How did "works of the Law" function?

The bigger question relative to these works of the Law concerns whether they functioned within primarily a salvific or social context.[1] The traditional interpretation of these “works of the Law” in Paul’s argument is that they served a salvific function, that is, Jews practiced said works to merit salvation before the Lord. Paul thus juxtaposes these works against faith as a contrary principle of how an individual’s relationship with God fundamentally works. God does not justify based on works but graciously on the basis of faith. More recent interpretations regard these works of the Law as having instead a social function, that is, proper practice of them marks one out as a faithful member of God’s covenant community, while improper practice of them marks one as outside that community. James D. G. Dunn is well known for his argument that works of the Law acted as “badges” or “boundary markers”; he relies heavily on similar phrasing within the Dead Sea scrolls to affirm this social function.[2] This is similar to the arguments made by Wright relative to the attitudes of the Jewish Christians who had come to Galatia after Paul: They themselves were already marked as part of God’s covenant community by virtue of their proper obedience to the Law; they had believed in Jesus as well. Their requirement of the Galatians was essentially to get the first marker right, and then the second would have value for them as well.[3]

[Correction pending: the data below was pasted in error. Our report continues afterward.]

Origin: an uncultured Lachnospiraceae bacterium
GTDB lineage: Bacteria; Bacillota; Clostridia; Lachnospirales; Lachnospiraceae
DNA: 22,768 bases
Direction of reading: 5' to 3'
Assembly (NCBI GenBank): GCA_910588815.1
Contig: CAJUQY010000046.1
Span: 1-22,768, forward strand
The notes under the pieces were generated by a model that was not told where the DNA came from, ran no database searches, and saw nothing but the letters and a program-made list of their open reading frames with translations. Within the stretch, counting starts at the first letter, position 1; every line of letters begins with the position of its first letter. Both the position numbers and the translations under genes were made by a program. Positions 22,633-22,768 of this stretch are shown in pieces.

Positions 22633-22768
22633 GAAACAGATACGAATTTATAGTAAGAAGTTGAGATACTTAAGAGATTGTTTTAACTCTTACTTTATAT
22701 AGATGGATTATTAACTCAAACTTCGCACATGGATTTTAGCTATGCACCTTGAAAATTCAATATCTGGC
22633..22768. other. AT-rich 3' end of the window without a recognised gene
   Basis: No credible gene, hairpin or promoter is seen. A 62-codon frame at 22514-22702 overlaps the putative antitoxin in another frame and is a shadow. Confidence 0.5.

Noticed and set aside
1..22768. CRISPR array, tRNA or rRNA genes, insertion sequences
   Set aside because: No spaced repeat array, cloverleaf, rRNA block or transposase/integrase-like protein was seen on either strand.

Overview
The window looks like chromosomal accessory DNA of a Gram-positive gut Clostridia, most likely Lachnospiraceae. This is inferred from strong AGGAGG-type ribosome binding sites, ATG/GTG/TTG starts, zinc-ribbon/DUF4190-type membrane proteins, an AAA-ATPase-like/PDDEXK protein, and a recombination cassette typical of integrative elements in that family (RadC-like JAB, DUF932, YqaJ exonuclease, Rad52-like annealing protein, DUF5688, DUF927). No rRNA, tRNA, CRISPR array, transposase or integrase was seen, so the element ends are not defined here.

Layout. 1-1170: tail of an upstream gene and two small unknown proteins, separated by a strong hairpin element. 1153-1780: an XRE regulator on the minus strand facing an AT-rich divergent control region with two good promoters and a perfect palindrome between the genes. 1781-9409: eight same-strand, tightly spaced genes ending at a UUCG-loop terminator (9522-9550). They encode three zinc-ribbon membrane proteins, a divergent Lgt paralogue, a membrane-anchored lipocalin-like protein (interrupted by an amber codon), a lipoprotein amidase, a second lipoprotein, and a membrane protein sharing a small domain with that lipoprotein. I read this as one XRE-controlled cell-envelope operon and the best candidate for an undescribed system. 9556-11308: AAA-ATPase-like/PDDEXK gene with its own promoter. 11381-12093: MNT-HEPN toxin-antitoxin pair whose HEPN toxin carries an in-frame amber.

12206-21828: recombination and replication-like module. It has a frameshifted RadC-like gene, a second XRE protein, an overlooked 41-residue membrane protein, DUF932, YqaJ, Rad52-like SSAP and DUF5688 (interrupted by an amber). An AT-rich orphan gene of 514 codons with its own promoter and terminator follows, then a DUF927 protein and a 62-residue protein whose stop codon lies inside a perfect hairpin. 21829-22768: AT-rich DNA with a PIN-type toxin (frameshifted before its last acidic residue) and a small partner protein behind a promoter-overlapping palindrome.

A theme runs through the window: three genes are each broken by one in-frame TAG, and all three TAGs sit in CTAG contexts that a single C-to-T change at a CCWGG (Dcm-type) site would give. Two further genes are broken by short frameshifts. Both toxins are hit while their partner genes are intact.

1. Yes, this is an overly simplistic way to explain the issue, but my intention is to clearly show the differences between the two interpretations. This language impresses me as somewhat helpful.  ↩

  2. See Dunn, Romans, 154; Dunn, “4QMMT and Galatians,” 147–153. The connections of Galatians with 4QMMT are striking and Dunn’s conclusion (p. 153) is not unreasonable: “MMT preserves a vocabulary and manner of theologising which left its mark on a wider spectrum of Jewish thought and practice, and that it was just this sort of theologising and practice which confronted Paul in Antioch and which he wrote Galatians to counter.” My initial response is that the fundamental social situation in Antioch (a mixed-ethnicity social group within a predominately Gentile environment)—or within Galatia for that matter—did not match the one implied by 4QMMT (a singularly Jewish, separatist group), so the connection between the motivations of Peter and company in Antioch may have been quite different. Even so, the connections Dunn notes on the whole have merit and are persuasive.  ↩

  3. See Wright, Pauline Perspectives, 429, which is a reprint of Wright, “Justification: Yesterday, Today, and Forever,” 49–63, where this argument occurs on p. 55. This is a particularly potent argument, in my view. Traditional exegesis has viewed Paul’s opponents in Galatia as Jewish Christians who had placed their faith in Christ but also were requiring a work; they were Christian brothers who were fundamentally wrong in adding a requirement to faith in Christ. But the exegetical and historical data makes much more sense to view these individuals as Jews who had never left their adherence to works of the Law behind; they had professed faith in Christ but never changed their thinking of the importance of works of the Law. Their fundamental theological flaw was not in adding works to faith, but in adding faith to works.  ↩